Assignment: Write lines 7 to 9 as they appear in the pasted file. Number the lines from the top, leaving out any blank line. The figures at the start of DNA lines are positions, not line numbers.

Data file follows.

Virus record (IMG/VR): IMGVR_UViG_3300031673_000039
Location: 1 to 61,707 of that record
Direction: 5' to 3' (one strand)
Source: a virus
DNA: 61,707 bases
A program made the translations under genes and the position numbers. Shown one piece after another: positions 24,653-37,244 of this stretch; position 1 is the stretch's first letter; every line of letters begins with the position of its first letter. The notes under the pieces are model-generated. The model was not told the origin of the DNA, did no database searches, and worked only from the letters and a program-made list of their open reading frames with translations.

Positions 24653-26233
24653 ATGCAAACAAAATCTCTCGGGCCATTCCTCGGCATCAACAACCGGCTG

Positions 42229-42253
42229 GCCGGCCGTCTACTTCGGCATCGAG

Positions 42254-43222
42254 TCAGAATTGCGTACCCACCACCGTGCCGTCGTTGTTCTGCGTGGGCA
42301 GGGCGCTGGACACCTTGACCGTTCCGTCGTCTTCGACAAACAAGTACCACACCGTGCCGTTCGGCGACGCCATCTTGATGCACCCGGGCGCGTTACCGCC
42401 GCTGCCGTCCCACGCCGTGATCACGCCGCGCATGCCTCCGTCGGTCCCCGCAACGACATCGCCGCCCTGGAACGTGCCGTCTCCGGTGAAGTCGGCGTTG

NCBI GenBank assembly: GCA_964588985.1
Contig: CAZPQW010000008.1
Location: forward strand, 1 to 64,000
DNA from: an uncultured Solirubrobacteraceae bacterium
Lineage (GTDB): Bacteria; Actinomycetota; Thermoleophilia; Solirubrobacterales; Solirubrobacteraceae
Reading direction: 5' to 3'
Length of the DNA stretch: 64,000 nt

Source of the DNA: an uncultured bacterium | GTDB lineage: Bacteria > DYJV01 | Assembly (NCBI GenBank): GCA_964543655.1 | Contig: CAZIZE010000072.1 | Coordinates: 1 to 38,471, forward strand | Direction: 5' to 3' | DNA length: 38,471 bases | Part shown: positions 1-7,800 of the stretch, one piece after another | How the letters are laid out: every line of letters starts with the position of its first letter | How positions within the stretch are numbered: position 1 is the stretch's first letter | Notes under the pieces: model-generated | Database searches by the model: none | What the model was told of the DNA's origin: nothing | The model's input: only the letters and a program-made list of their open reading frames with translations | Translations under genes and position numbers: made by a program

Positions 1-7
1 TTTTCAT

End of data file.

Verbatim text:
Positions 24653-26233
24653 ATGCAAACAAAATCTCTCGGGCCATTCCTCGGCATCAACAACCGGCTG

Positions 42229-42253